If you're gaming for a micro or teacup pig, know the game's name is definitely "Buyer Beware." Yes, those pigs are tiny when you bring them home, but as they mature they have the unfortunate habit of growing larger than anticipated. Do your homework before purchasing a pig. Better yet, adopt one. If you adopt an adult, you know he's reached his full size. Of course, if small stature matters, there's always the guinea pig.
While micro pigs, also known as teacup pigs, are quite small when they're little, they mature to between 40 and 65 pounds. While that isn't large for a pig -- commercial meat breeds top out at 800 pounds -- it's not a small pet. If you want a pig the size of a medium breed dog, the micro pig is a good bet. If you were looking for a porcine that permanently stays the size of a small dog, though, there's no such thing. To avoid misconceptions about how big your pig will grow, ask the breeder to let you see his parents. If either one is more than barely larger than you can deal with, pass on those parents' piglet.
Pigs as Pets
Pigs are clean and smart, and they can be quite friendly. Most pet pig breeds get along well with cats and dogs, although a dog or cat may want to go after the porker. You can train pigs to do their business outdoor or use a litter box. You can teach them tricks. Pigs love attention, so they're not the best choice if you don't spend much time at home or they may make their own attention to your home's detriment. Generally, they require less exercise than a dog, even if you want to take them for daily walks. Your pig eats commercial pig chow along with treats of fruits and vegetables. Make sure to feed him the proper amount of food, as overfeeding just leads to an oversize animal.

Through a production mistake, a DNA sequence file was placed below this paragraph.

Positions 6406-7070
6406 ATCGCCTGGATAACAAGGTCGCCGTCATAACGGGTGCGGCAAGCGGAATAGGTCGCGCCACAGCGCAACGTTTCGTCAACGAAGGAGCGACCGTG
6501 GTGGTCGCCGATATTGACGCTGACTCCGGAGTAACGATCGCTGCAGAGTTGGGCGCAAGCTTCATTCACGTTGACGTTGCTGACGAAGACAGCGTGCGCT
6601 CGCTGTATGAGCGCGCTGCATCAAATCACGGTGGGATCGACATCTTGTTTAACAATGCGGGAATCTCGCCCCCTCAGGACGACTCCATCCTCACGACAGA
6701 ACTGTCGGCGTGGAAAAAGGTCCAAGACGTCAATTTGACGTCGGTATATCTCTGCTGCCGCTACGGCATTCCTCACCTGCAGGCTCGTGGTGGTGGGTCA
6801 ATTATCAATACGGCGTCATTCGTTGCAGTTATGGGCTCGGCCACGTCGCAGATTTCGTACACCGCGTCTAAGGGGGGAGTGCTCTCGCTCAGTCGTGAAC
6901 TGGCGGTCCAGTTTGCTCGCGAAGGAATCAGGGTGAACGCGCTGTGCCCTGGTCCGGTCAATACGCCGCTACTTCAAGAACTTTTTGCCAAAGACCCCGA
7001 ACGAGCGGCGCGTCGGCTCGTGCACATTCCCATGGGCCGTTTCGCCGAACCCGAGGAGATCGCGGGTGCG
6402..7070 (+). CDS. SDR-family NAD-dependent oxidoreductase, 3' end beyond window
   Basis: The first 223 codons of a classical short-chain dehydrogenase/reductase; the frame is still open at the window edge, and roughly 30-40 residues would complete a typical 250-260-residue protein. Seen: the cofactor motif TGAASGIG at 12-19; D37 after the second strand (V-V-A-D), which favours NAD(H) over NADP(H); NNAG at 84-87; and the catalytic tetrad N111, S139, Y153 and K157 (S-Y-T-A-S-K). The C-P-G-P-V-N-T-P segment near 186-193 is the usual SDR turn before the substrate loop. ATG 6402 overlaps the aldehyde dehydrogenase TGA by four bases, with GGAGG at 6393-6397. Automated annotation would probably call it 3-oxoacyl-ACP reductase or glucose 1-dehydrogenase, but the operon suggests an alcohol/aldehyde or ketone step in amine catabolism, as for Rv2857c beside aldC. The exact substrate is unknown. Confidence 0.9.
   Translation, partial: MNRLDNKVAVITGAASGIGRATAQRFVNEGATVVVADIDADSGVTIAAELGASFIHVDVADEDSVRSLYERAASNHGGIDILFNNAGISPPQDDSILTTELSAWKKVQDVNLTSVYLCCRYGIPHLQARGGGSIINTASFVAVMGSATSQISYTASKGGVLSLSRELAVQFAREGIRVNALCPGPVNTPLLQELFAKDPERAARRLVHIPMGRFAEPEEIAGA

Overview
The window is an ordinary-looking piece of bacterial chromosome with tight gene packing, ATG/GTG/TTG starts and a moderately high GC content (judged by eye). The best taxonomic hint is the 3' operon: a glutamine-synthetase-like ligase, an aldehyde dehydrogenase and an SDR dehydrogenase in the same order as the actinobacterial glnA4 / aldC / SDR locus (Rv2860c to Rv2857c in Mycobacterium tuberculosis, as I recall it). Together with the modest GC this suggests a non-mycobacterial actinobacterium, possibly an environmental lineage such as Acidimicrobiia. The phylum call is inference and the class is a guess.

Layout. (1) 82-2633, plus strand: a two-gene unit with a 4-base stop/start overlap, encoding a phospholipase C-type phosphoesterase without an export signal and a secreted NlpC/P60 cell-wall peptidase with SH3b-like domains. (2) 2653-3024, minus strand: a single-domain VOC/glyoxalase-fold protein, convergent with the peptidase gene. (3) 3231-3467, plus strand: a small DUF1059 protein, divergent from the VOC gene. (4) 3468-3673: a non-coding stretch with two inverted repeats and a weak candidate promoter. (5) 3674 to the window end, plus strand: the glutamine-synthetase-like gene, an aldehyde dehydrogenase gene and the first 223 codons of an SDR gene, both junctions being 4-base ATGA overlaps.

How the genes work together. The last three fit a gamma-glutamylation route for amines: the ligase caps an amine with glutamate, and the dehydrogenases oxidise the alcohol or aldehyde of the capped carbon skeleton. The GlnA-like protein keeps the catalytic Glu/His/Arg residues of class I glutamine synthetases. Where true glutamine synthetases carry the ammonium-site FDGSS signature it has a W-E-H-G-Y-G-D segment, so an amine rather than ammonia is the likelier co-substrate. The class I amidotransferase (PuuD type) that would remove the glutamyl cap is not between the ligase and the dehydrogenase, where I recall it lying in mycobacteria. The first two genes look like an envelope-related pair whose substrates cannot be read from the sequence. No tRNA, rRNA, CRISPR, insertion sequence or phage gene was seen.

Spaying and Neutering
You do not want to deal with a sexually active pig. According to Nevada-based Vegas Pig Pets, the No. 1 reason people give up pet pigs is because they have failed to spay or neuter them. VPP points out that unspayed females go into heat every three weeks and that unneutered boars are aggressive -- and they stink. Vegas Pig Pets adds that the No. 2 reason people give up pigs is because the animal grew far larger than they were led to believe it would.
Unfortunately, if teacup or micro pigs get bigger than their owners anticipated, they can end up unwanted. Since adopting a grown pig rather than purchasing a piglet takes the guessing out of the Beware game, and spaying fixes the baby boom, you won't lose. Retail micro piglets are expensive; you might also save money by adopting a grown pig.
pig image by Leonid Nyshko from Fotolia.com
Jane Meggitt has been a writer for more than 20 years. In addition to reporting for a major newspaper chain, she has been published in "Horse News," "Suburban Classic," "Hoof Beats," "Equine Journal" and other publications. She has a Bachelor of Arts in English from New York University and an Associate of Arts from the American Academy of Dramatics Arts, New York City.